Zach Brown is a junior studying environmental studies and climate change studies. Zach grew up hunting and fly fishing under the Big Sky of Montana, and these passions are what motivate his environmental work. He is most interested in water issues related to fisheries management, agricultural irrigation, riparian restoration, and municipal utilities. Someday he hopes to attend Law School so that he can work on water law in the western US. Zach loves a good adventure, and that is what first attracted him to Vietnam. However, he was sold on the idea by all that he heard about the wonderful people in SE Asia. In 2009, Zach attended the United Nations climate change negotiations in Copenhagen, Denmark, so he has some experience with the international politics surrounding the issue of global climate change. He is very excited to bring that perspective to this group.
Maggie Matchett is a second year Pre-Pharmacy student at the University of Montana, hoping to apply for Pharmacy school next year. She is from Lewistown, Montana, and having spent the majority of her life in Montana, she is very excited to explore other parts of the world. Outside of the classroom, Maggie enjoys skiing, backpacking, painting, and photography. During UM’s Wintersession to Vietnam program, Maggie hopes to learn about the impact of rising seas on Vietnam’s wildlife and agriculture, as well as the attitude of the Vietnamese about climate change in comparison to Americans.
My name is Alyson Heare, but everyone calls me Aly. I am a sophomore at the University of Montana. I am undeclared for a major, but hope to find my direction while in pursuit of my minor in Climate Change Studies. When I first learned about the Vietnam Climate Change Program the gears started turning; that was almost a year ago. I’m excited to be immersed in Vietnam’s culture, history, and all together foreign world. While I will be missing out on treasured turns at Snowbowl (the local ski area in Missoula, Montana), I am so excited for the adventure ahead and the knowledge I will attain.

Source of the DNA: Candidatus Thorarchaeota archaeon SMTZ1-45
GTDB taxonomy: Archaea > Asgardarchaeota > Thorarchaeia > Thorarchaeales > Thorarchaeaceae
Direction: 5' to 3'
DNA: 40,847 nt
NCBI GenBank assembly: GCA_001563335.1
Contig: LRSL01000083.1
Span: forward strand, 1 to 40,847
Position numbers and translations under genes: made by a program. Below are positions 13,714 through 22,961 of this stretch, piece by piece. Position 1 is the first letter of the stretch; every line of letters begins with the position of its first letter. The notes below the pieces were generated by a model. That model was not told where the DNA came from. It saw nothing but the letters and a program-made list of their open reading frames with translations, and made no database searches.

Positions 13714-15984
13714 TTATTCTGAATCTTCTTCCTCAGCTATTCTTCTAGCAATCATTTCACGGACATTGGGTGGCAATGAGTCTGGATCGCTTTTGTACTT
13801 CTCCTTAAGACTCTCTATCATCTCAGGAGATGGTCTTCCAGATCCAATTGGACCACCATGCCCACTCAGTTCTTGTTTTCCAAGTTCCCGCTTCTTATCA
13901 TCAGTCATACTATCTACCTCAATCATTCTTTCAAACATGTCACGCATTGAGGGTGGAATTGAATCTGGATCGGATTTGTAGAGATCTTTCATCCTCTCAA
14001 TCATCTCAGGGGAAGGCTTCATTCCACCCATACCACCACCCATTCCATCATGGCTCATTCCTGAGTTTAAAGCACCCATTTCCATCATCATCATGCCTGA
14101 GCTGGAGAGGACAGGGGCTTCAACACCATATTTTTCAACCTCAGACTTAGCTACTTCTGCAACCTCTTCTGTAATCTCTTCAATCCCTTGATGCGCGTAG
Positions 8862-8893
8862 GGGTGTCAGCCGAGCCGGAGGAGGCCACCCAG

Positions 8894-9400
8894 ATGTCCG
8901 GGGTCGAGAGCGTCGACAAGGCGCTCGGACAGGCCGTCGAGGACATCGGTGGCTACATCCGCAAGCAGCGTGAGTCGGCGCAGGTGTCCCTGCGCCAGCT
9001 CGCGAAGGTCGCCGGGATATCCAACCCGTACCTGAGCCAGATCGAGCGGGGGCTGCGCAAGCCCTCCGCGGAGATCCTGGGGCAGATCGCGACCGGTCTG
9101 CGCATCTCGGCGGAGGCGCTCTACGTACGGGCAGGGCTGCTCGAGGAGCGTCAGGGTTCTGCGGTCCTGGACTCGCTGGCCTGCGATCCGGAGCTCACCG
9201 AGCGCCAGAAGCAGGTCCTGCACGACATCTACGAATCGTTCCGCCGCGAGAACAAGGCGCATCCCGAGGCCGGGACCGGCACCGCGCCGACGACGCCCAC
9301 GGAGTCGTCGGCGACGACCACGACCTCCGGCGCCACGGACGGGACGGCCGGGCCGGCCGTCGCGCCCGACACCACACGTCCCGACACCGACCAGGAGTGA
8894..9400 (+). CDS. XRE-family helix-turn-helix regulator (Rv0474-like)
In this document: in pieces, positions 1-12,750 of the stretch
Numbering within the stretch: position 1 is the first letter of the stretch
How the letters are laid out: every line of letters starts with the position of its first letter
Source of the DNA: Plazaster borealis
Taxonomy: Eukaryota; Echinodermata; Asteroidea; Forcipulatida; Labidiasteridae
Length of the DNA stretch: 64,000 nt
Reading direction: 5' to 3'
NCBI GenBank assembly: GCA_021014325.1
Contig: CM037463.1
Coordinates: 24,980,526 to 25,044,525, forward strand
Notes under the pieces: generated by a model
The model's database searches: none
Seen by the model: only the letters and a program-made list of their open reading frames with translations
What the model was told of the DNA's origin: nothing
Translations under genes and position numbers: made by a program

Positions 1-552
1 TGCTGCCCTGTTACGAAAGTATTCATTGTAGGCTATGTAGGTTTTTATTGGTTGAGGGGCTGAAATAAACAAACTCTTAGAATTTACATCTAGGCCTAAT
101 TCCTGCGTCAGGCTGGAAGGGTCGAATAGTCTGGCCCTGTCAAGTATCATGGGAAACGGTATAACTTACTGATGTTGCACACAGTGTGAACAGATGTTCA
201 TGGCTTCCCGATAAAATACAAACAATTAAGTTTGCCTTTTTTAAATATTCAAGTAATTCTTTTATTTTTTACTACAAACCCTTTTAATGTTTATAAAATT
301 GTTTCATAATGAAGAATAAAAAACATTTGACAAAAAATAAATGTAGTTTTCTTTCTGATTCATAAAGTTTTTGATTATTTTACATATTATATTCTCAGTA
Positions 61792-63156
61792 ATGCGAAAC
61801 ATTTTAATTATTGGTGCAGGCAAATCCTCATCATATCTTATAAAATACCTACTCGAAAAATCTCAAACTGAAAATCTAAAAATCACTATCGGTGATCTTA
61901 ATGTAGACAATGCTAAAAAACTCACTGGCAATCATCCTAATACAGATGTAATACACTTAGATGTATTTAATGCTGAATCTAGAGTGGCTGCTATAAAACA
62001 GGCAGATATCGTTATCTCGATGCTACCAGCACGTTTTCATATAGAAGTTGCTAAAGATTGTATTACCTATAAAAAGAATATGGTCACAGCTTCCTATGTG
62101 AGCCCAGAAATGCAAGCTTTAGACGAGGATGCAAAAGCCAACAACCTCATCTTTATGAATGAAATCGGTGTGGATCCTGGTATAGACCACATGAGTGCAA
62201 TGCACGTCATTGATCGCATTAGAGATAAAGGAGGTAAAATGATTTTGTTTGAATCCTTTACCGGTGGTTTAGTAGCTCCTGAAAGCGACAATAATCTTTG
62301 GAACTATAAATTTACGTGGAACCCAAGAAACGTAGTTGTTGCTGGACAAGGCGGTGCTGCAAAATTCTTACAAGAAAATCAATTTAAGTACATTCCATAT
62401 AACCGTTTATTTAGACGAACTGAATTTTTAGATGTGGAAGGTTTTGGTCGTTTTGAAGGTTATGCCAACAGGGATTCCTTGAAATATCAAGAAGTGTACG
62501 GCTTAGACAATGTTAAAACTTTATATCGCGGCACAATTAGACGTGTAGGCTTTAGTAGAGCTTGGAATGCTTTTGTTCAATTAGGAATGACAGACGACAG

My name is Kyle Burke. I was born in Missoula, Montana and was raised just south of there in the Bitterroot Valley. I am currently a senior in History at the University of Montana. I am looking forward to my first visit to South East Asia and experiencing firsthand what I have only read about in books. I have heard nothing but amazing stories from many of my family members who have recently travelled to Vietnam and I hope to experience it for myself.
Anthony V. Hilario is a born and raised Montanan in his senior year at the University of Montana, where he studies Resource Conservation, with minors in Restoration Ecology and Climate Change Studies. He chose this line of studies because conservation, restoration, and climate change issues are of the most important facing the world today. His life’s goal is to play some role, no matter how minuscule, in the global solutions that must be found. When he is not trying to make his brain bigger, Anthony enjoys snowboarding, backpacking, rock climbing, and generally anything that makes his heart beat a little faster. Anthony chose the Vietnam Study Abroad program simply to travel to, and educate himself in a world that was completely foreign to everything he knew. In addition he also used the program as a gateway to stay and explore mainland Southeast Asia in the months following the trip.